Making hay while the sun shines

A team of men forking hay into the baler, with bales wire-tied by hand in the 1920s. Photo: Supplied by Gordon Malcolm.

Haymaking was always an essential part of farming. A weather-dependent and often-thwarted task, carried out by those with a passion for machinery and a love of the land.

Nowadays other products such as silage and haylage have overtaken hay in popularity, but it is still an important part of a rural contractor’s year.

Jim Martin, 76, a retired rural contractor, and Tom Smith, 84, a retired dairy farmer and school bus driver, were childhood friends in Manawaru in the 1940s, and vividly remember the haymaking methods of their youth.

“Back then you were guaranteed a good six weeks of hot weather in January and February. Farmers grouped together, pooling machinery and manpower, and worked through all the farms in the group,” says Jim.

His family used horses right up until the 1950s, while Tom’s family had a tractor from the early-1940s. The boys loved haymaking as everyone mucked in and they all got a day off school. 

“You have to remember back then that although horses pulled the mowers, tedders and rakes, there was still a lot more manpower involved,” says Tom.

By the time it was cut, the grass was already quite dried out, and sometimes as high as a tractor’s wheel, often yielding 100 bales an acre. Up to two hectares could be cut on a good day.


If good weather held, the whole haymaking process was sometimes completed in one day, with milking happening between each stage. At other times it took three or four days.

“The mowers cut a five foot width and the tedders could turn two five-foot rows after mowing.

“The rakes would put two rows back into one, ready for either stacking or baling,” says Jim.

Before balers were used, the hay had to be swept into large piles for stacking, an art that had to be taken seriously. Both Tom and Jim grin at the memory of many a hay stack ending up in flames.

“The stack had to be built right, and the hay had to be dry, as wet hay will combust,” says Tom.

A stacker was used to pile the hay up, and the stack was normally built in the corner of a paddock so it was fenced on two sides. If built right, they lasted well, and only the very outside got wet in rain.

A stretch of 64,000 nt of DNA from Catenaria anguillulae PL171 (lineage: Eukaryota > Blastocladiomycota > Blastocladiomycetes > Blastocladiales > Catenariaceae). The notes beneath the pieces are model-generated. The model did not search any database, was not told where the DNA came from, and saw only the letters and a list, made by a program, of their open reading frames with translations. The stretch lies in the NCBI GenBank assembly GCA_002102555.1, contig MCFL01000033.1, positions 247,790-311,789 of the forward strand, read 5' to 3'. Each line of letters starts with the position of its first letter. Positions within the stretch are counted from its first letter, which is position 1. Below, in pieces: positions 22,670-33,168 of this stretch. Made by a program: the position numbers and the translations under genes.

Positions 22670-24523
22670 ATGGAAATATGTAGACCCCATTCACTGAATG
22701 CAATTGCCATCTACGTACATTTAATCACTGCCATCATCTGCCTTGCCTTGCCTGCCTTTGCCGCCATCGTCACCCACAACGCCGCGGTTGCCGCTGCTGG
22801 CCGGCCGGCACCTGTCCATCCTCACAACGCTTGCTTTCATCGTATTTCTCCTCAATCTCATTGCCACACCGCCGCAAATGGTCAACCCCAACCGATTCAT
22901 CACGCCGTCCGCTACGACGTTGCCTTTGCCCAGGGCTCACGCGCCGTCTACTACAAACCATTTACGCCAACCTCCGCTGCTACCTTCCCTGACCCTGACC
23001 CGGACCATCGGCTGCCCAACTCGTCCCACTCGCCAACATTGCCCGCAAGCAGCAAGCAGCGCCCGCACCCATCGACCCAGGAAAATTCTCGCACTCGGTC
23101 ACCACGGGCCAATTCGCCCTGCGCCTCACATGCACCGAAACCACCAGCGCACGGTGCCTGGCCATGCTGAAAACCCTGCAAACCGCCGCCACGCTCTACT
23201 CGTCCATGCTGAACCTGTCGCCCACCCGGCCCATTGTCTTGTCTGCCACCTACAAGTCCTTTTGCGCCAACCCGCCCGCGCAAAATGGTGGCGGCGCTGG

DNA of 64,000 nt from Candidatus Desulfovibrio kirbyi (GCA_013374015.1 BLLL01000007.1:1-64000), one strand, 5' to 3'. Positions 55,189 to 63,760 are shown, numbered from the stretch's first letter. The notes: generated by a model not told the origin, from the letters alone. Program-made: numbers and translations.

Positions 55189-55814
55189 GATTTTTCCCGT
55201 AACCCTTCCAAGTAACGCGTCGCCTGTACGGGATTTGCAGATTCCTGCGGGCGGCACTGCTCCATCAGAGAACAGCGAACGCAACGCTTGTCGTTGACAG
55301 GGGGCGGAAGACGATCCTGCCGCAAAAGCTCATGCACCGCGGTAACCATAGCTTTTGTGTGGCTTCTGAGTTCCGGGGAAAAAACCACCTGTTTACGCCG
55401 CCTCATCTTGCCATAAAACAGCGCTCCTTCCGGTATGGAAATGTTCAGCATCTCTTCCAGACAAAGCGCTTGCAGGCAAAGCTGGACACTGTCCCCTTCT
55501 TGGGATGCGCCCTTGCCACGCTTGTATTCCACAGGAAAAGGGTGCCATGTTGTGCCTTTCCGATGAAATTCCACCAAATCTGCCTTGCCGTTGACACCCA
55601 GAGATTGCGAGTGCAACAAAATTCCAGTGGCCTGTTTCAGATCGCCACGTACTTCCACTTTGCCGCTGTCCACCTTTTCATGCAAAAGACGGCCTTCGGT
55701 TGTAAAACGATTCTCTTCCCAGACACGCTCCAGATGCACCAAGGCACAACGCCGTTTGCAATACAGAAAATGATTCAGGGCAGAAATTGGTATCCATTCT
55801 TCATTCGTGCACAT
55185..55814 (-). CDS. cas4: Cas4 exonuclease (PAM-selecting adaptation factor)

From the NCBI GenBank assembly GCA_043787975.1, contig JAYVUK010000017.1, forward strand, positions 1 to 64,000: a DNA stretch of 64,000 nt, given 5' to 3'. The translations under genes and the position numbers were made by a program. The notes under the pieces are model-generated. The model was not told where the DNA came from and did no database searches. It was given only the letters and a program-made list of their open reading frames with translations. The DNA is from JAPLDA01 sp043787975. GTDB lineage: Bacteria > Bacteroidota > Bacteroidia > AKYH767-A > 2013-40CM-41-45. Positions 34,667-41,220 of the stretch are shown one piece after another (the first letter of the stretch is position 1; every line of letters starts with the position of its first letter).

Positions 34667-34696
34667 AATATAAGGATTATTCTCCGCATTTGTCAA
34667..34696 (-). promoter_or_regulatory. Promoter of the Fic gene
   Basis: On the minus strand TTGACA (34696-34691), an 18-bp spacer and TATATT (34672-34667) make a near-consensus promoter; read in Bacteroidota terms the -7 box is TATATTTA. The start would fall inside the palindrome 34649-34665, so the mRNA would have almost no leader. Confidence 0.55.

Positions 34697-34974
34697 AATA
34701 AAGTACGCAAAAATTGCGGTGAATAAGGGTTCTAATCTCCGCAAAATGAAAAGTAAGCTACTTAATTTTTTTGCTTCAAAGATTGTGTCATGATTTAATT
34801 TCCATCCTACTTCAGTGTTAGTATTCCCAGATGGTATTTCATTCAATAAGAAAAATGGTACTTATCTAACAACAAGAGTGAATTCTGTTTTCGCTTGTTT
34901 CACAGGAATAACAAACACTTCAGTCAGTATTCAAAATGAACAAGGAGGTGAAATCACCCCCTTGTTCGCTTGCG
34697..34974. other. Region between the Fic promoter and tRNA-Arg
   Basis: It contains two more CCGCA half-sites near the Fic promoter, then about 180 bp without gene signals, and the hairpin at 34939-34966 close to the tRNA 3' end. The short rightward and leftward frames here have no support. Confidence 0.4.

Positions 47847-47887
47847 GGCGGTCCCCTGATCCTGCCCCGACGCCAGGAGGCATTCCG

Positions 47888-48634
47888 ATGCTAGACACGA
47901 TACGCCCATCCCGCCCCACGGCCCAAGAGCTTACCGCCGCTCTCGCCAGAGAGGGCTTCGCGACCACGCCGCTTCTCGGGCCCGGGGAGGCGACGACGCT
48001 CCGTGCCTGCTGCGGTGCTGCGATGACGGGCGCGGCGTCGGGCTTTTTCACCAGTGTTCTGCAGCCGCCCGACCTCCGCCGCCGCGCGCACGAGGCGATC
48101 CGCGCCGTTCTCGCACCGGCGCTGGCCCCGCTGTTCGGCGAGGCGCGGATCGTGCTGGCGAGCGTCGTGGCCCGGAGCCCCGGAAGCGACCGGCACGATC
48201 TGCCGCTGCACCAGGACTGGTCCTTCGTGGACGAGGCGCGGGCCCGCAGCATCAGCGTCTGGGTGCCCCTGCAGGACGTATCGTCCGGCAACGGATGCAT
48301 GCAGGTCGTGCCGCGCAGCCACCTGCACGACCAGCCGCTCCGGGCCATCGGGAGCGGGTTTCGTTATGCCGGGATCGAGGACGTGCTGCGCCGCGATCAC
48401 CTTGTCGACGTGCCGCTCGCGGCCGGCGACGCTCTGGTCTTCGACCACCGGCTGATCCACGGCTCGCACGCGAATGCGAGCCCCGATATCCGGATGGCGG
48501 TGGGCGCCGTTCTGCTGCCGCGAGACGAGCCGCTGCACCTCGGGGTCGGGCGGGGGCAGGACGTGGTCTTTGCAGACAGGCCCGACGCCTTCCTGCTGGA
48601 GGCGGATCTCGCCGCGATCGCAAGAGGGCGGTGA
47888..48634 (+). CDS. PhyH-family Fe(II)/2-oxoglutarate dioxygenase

“Early mechanical balers still needed around four men to operate them to produce the wire-bound bales, and there was a lot of stopping and starting,” says Jim.

Changing weather

Times have most certainly changed during the 70 years on from the memories of Jim and Tom. Cameron Barrie, 29, works as a rural contractor for Slattery Contractors in Matamata.

Brought up on a dairy farm, this young man served two tours in the Royal New Zealand Infantry Regiment before returning to the land, this time fulfilling his passion for machinery.

“Although hay is still popular, it’s getting increasingly harder to make due to changing weather patterns not giving dry, hot breaks when the hay is ready,” says Cameron.

The process of mowing, tedding, raking and baling is still the same, but requires much less manpower and production is much quicker.

“I sit in an air-conditioned tractor cab, listening to Spotify, and can mow 8-10ha an hour, for 14 hours a day.”

When Cameron has mown one farm, he moves to the next – and his colleagues follow behind him with the other machines. Weather permitting, the stages are still carried out during a period of two or three days, but on a larger scale compared to the past.

Modern mowers can cut a 9m width of grass in a pass, tedders have a 13m span, and rakes span 7-8m.

Bale types

Bales have changed, with smaller landowners wanting conventional bales, but large rounds suiting dairy farmers with silage bale feeders. Large squares and multi-bales offer convenience for breaking off smaller pieces for equine establishments.

Despite all that, haymaking is still an art requiring human instinct, says Cameron. “An experienced haymaker knows when to progress to the next stage.

“It’s all about the colour, the look, the smell, and the feel. We know when it’s ready.”

Even though there are bales nowadays, they still need to be stacked, and especially with conventional bales, there is an art to keep the stack from leaning over.

The camaraderie of yesteryear is still alive and well, with groups, clubs and charities wishing to fundraise often taking on the job of collecting bales from paddocks, and stacking them in the barns.

Most farms nowadays use rural contractors for their haymaking as it is more cost-effective.

For the men like Jim, Tom and Cameron, they all have one thing in common – a passion for the machinery available in their era, and an instinct for the art of haymaking.



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